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Subject: Re: [std-proposals] count-based for loop
From: Justin Bassett (jbassett271_at_[hidden])
Date: 2019-08-27 11:41:34

When C++20's ranges comes, I'm planning on just:

for (const auto i : std::views::iota(0, count)) {

Which is remarkably similar to Python's for i in range(count). The naming
is a bit unfortunate, though.

Does this satisfy the need?

On Tue, Aug 27, 2019, 9:27 AM Sophia Poirier via Std-Proposals <
std-proposals_at_[hidden]> wrote:

> *WHAT*
> A count-based for loop provides a simple declarative means to declare
> within the loop's scope a zero-based counter variable of the same decayed
> type as an integral count value (satisfying the Integral concept) and will
> loop count number of times incrementing the counter variable by one after
> each iteration.
> for (const auto i : count)
> {
> std::cout << i << '\n';
> }
> *WHY*
> As with range-based for loops, it reduces the typical boilerplate of a
> count-centered for loop and eliminates the the need to correctly declare
> and match types to the count value, leveraging auto deduction instead. It
> provides a declarative means to iterate over a count rather than the
> imperative original for loop's three-piece construction. It supports the C++
> Core Guidelines P.3: Express intent
> <https://isocpp.github.io/CppCoreGuidelines/CppCoreGuidelines#Rp-what>.
> While some might balk at a third for() overload, I believe this addition
> will actually relegate for(;;) to the esoteric/expert level, the same way
> that no-one really expects to see:
> for (std::*container*::iterator it = container.begin(); it !=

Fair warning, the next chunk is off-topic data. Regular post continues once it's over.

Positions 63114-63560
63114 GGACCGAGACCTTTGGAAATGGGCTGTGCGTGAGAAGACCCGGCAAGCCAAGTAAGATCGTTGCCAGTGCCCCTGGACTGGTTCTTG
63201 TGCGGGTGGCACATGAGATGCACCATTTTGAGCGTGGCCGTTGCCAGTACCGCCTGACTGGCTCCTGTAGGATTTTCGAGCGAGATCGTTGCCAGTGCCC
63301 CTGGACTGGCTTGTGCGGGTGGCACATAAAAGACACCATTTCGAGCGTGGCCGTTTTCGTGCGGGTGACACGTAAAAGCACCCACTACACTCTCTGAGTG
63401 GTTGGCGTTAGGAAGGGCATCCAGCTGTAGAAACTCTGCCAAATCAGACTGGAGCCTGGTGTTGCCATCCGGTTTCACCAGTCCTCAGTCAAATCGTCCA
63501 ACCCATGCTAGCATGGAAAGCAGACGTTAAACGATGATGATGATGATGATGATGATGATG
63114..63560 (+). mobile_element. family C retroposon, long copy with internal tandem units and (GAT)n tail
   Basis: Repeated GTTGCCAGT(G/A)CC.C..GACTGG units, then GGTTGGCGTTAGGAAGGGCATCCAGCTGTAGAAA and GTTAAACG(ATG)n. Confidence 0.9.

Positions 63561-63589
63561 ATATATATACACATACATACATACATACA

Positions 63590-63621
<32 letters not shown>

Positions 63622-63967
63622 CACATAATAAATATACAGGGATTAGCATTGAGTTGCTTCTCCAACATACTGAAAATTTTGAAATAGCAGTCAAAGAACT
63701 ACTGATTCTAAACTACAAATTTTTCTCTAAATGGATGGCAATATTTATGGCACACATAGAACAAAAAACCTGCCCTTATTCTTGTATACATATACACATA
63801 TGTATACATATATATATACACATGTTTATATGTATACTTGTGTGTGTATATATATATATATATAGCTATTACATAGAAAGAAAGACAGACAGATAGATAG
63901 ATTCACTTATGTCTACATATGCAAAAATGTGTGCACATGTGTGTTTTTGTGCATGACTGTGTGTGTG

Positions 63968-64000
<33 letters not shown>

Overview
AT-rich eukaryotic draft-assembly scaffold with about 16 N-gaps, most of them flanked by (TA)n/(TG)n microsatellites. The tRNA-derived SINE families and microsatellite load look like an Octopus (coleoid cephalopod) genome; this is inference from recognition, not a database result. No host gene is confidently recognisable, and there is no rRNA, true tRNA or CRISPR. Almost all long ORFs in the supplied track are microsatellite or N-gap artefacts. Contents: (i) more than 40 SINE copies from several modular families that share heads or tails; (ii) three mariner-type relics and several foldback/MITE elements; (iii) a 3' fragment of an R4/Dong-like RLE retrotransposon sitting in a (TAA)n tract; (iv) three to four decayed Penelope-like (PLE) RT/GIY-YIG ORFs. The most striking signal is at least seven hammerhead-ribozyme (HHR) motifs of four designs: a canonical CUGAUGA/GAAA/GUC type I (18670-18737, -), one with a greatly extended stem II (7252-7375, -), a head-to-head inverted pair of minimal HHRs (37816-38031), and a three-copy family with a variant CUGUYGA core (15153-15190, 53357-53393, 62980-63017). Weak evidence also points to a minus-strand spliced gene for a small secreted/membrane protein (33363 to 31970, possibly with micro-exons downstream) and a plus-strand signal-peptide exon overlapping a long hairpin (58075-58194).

> container.end(); ++it)
> in new code anymore.
> Though it has been a couple of decades, I can still remember as a novice
> C++ programmer frequently slowing down on for loops, pausing to remember
> which operations exactly happen in each of the three expressions when and
> for which control flow purpose. Are function calls in the middle
> expression executed for each iteration, or only the logical operation?
> Will pre-increment vs post-increment cause a logical difference in the
> third expression? Will it make a performance difference? Why am I seeing
> sign mismatch comparison warnings or implicit integer widening conversion
> warnings? (Then noisy warnings usually just get disabled.) Why did the
> counter overflow or underflow? If I am decrementing the counter, will I
> want to test on ==0 or <=0 or <0? These are uninteresting and burdensome
> mechanics for the typical idiomatic usage of simply counting up to N.
> std::ssize() http://wg21.link/P1227 attempts to solve this type of
> problem, but unfortunately in a rather incomplete fashion. This problem
> exists far beyond STL containers and the size() function. This proposal
> offers a more complete solution.
> Additionally, if [P1110] A placeholder with no name http://wg21.link/P1110 is
> accepted, then there would be a simple way to create a loop to execute N
> times without a counter variable if it is unneeded, e.g.:
> for (__ : count)
> {
> do_something();
> }
> thanks for your thoughts,
> Sophia
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